If you live in Alaska, chances are you’ve had a friend or a family member experience the “winter blues.” In fact, 9% of Alaskans suffer from Seasonal Affective Disorder, also known as “SAD.” So what is it? Seasonal Affective Disorder is a type of depression that occurs at the same time each year.¬†Another term for Seasonal Affective Disorder is “seasonal depression.”

It is most common to experience seasonal depression in the days leading up to the winter months, however, summer cases are not out of the question. Symptoms of winter SAD begin to appear as early as late fall, get progressively worse during the winter, and disappear in the spring or summer. Summer SAD symptoms follow a reverse schedule, beginning in late spring or early summer and ending in the fall.

As a subtype of Major Depression, seasonal depression has the same symptoms. Seasonal depression differs from Major Depression where symptoms occur alongside the winter or summer months, and they are much more frequent during those months than during other parts of the year. Although Major Depression shares symptoms with winter and summer SAD, there are some unique ways in which those symptoms manifest themselves depending on the season.

Symptoms of Major Depression

  • Feeling depressed for the majority of the day, almost every day of the week
  • Feeling hopeless or worthless
  • Having low energy
  • Loss of interest in activities once found enjoyable
  • Problems with sleeping
  • Changes in desire for food
  • Weight loss or gain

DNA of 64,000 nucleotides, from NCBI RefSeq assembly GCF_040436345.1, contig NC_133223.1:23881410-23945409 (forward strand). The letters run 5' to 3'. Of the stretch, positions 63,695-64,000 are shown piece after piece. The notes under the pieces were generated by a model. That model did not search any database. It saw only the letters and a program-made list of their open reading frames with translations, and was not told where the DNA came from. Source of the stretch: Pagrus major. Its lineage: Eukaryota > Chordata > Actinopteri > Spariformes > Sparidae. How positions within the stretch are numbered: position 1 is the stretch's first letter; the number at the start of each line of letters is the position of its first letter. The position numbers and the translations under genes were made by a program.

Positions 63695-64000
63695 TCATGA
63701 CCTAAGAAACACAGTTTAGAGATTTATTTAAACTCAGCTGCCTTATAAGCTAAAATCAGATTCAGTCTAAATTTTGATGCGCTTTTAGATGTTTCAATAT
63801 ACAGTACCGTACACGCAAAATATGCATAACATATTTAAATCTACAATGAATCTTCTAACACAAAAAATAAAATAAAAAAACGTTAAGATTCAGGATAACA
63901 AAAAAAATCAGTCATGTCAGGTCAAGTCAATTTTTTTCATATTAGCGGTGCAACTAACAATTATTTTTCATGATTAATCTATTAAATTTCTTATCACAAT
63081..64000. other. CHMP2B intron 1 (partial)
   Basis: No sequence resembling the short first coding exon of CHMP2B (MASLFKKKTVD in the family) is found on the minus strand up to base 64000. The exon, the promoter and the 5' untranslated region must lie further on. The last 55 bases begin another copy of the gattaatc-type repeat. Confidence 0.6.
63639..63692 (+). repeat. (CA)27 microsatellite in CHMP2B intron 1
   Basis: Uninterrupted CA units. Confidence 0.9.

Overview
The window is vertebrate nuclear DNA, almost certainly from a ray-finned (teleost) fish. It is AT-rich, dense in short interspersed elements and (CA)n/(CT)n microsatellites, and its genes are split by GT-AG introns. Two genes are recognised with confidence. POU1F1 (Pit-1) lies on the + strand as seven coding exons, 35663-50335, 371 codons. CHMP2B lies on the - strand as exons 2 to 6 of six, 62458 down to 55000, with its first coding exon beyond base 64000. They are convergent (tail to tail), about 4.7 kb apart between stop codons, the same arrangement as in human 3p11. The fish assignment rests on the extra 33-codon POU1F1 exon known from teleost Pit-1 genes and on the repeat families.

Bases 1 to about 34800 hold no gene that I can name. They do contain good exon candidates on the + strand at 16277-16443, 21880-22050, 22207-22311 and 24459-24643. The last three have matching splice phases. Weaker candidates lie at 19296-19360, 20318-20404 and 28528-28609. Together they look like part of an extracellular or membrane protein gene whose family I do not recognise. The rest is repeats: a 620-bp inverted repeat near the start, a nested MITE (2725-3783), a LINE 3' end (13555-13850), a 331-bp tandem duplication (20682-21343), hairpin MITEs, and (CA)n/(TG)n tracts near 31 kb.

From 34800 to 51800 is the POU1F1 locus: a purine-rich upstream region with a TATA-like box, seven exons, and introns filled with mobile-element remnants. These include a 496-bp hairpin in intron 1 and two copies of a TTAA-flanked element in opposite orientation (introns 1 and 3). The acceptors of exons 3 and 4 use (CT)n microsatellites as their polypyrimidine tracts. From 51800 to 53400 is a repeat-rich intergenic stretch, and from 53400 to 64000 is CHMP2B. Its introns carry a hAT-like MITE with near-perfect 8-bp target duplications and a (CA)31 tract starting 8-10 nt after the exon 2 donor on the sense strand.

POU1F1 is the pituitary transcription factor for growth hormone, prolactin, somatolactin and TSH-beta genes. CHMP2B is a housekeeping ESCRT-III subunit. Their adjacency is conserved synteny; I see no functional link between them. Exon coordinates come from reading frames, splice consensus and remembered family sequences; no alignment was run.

• Feeling lethargic or agitated
  • Struggling to maintain focus
  • Frequent thoughts of death or suicide

Symptoms of Winter Seasonal Affective Disorder

Winter SAD is characterized by more lethargic behavior. Symptoms include:

  • Having low energy
  • Oversleeping and/or experiencing abnormal levels of sleepiness during the day
  • Arms and legs feel like they are made of led
  • Eating more than is necessary
  • Weight gain
  • Craving foods high in carbohydrates
  • Withdrawal from social activities
  • Hypersensitivity to being rejected

Symptoms of Summer Seasonal Affective Disorder

Summer SAD is almost the opposite of winter SAD, symptoms including:

  • Lack of desire for food accompanied by weight loss
  • Inability to sleep
  • Feeling agitated
  • Restlessness
  • Anxiety
  • Violence

If you think your teen may have Seasonal Affective Disorder, reach out to your doctor. There are treatment options available. Talk with friends and family members who have expressed that they are experiencing the “winter blues.” Having a support network of people who have gone through similar experiences is important for remembering that you are not alone.